Ethereum Swarm: A Detailed Guide
Blockchains, such as Ethereum, allow the implementation of decentralized applications (DApps). The main idea of DApps consists of deploying an application in the form of smart contracts on an immutable blockchain, therefore eliminating trusted application servers and single points of failure. Ethereum Swarm is designed to enhance the emergence of DApps, and by extension the Web 3.0 paradigm, by serving as a decentralized data storage solution.
However, it is surprisingly difficult to make the Web 3.0 model workable in a purely decentralized way. There are two main reasons for this. Firstly, interacting with smart contracts is complicated and provides a very poor user experience. For this reason, most DApps provide a web interface, consisting of an off-chain front-end that is hosted on a traditional web server and served over the HTTP protocol. This, of course, introduces a trusted centralized component into the setup. Secondly, it is very expensive to store large amounts of data on a blockchain, which is why DApps usually require a way of storing some of their data off-chain. Again, using a database management system or a traditional filesystem goes against the decentralized model.
A solution to this dependency on centralized components can be found in decentralized storage solutions. The idea is simple: a peer-to-peer (P2P) network of collaborating nodes is used to pool resources. The P2P network acts as a distributed cloud storage solution with built-in redundancy. In theory, any type of data can be hosted and served from such a decentralized network, including off-chain DApp data and the files constituting the front-end for DApps.
Possibly the most well-know distributed storage solution is the Interplanetary Filesystem (IPFS), which uses a distributed hashtable data-structure to store content across a network of nodes. However, IPFS content is not guaranteed to be available, unless the original data owner keeps serving it from its own host. This is due to the fact that content propagation through the network is prioritized according to popularity and unpopular content may be garbage collected. The lack of incentives or nodes to host content is a general problem in decentralized storage solutions.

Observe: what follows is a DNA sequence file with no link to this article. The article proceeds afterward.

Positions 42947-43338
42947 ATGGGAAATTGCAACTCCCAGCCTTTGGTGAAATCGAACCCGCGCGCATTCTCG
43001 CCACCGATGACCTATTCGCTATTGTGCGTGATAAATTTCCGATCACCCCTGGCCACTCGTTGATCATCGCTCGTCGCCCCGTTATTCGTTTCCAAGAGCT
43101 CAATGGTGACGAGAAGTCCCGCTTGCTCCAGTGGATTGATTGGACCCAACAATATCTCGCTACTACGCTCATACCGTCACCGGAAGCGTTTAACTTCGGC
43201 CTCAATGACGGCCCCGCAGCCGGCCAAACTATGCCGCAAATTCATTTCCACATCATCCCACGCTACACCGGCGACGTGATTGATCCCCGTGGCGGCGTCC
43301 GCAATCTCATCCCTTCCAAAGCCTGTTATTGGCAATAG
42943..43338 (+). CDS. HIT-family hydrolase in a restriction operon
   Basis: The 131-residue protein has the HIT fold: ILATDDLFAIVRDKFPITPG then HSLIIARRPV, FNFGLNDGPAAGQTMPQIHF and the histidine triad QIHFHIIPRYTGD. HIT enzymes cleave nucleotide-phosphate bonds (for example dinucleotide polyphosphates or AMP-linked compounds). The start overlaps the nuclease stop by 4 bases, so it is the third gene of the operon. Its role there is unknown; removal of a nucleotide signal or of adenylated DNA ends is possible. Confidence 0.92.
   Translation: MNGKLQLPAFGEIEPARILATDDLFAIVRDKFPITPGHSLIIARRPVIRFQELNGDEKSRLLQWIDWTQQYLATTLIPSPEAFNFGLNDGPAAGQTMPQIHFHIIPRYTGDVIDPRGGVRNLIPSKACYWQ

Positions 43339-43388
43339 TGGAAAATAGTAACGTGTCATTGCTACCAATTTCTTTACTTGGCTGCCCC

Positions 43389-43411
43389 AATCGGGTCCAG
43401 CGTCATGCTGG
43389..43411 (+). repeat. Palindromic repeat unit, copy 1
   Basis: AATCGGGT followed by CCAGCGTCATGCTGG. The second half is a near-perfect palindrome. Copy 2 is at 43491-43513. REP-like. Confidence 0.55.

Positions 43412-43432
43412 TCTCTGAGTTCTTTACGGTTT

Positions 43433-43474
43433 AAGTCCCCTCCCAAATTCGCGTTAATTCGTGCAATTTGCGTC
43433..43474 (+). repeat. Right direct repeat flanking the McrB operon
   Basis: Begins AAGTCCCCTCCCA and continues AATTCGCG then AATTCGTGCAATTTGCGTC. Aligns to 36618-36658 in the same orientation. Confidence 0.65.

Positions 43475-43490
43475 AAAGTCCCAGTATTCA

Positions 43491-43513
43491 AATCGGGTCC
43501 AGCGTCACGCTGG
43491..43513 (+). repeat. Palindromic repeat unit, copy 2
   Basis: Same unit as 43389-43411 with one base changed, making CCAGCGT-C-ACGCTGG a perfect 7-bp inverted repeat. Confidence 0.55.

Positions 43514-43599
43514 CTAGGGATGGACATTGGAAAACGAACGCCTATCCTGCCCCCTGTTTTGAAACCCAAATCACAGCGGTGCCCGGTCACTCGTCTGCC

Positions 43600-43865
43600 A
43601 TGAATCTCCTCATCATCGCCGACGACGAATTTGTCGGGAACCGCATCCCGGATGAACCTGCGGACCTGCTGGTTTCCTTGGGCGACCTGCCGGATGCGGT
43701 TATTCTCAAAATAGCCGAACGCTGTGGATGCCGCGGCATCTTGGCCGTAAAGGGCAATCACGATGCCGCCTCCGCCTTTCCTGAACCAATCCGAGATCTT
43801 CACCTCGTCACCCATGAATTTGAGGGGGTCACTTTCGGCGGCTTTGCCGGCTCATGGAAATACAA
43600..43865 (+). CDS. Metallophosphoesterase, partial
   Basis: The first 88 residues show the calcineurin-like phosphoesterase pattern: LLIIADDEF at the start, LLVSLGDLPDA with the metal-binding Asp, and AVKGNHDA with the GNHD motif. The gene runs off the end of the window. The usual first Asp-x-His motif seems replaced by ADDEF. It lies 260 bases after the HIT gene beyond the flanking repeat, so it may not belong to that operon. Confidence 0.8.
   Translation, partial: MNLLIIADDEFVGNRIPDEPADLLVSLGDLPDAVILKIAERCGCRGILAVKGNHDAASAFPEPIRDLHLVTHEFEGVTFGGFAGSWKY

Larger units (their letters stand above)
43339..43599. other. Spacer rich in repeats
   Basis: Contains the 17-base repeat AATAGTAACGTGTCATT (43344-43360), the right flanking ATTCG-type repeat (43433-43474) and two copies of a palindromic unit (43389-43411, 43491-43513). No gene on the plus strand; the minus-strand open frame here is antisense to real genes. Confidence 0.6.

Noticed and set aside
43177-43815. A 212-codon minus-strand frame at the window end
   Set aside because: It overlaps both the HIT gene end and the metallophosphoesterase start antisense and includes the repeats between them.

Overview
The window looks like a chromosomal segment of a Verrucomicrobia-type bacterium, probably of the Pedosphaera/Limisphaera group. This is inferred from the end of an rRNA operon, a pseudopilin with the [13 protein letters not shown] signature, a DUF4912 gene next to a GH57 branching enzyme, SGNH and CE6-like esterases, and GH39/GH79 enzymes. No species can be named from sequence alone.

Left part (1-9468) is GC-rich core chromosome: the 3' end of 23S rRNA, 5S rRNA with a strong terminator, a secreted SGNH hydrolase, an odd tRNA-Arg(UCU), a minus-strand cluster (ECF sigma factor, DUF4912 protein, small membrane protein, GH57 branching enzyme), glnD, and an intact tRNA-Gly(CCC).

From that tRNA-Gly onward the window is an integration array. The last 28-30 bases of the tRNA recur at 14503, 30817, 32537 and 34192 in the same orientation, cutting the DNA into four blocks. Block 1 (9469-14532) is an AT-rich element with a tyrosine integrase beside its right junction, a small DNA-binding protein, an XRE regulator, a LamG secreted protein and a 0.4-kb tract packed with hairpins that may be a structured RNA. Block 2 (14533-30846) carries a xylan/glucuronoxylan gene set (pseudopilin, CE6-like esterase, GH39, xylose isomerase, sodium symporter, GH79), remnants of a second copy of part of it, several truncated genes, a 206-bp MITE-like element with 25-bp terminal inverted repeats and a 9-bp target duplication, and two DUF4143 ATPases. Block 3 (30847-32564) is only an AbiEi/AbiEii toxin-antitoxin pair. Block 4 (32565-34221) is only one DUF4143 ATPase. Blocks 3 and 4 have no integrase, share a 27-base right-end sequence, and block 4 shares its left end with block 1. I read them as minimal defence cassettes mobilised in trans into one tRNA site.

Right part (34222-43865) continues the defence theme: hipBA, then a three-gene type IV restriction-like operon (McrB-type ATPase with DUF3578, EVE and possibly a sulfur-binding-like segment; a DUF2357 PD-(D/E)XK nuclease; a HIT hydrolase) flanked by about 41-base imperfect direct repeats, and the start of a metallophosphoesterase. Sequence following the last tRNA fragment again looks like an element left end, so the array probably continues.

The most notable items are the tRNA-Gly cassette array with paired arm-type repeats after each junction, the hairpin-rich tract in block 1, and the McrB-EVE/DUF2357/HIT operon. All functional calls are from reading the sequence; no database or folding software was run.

Ethereum Swarm Architecture
Swarm is Ethereum’s implementation of a decentralized file storage network. It is supported by the Ethereum Geth client and interacting with the storage network is closely linked to the Ethereum blockchain and requires an Ethereum account.
The above figure illustrates how Ethereum Swarm distributes data across the P2P network. Data is split up into blocks called chunks, which have a maximum size limit of 4K bytes. The network layer is agnostic to what these chunks represent, for instance, whether they are part of a file or any other piece of data. Chunks are distributed across the network and addressed by a 32-byte hash of their content. This ensures that data integrity can be verified, but, this introduces a problem with storing content that may be modified. Hash addressing is also not very user-friendly. For this reason, another layer, the Ethereum Name Service (ENS) allows users to register human-readable names for their content. ENS is implemented as a smart contract on the Ethereum network and can be considered the equivalent of the domain name service (DNS) that facilitates content naming in traditional internet services.
Ethereum Swarm differentiates itself from IPFS in that it does not just reference and (potentially cache) content made available on a content owner’s own storage. Instead, it actually constitutes a cloud service onto which content can be uploaded.
Currently, there is no guarantee uploaded content will remain available, as nodes may join and leave the network at will, or even reduce their storage capacity. A future incentive layer is planned, in order to compensate node owners for offering storage space. This is made possible by the close integration with Ethereum.
To connect to Ethereum Swarm a running instance of Geth is required. The Swarm client itself can be obtained from the Swarm download page for different platforms.
Once the Swarm executable has been installed, you can then connect to the network using an existing account managed by the running Geth instance:
- swarm –bzzaccount <accout>
Swarm then provides an endpoint on port 8500. Navigating to http://localhost:8500 in a browser will open up a search box for the Swarm network. More advanced usage options can be found in the official documentation.
Of course, web browsers do not currently support Swarm’s protocol natively. Therefore, the Ethereum Foundation provides a gateway service to allow Swarm hosted content to be accessed in the absence of a local Swarm client. The gateway can be accessed by placing content addresses in the following URL: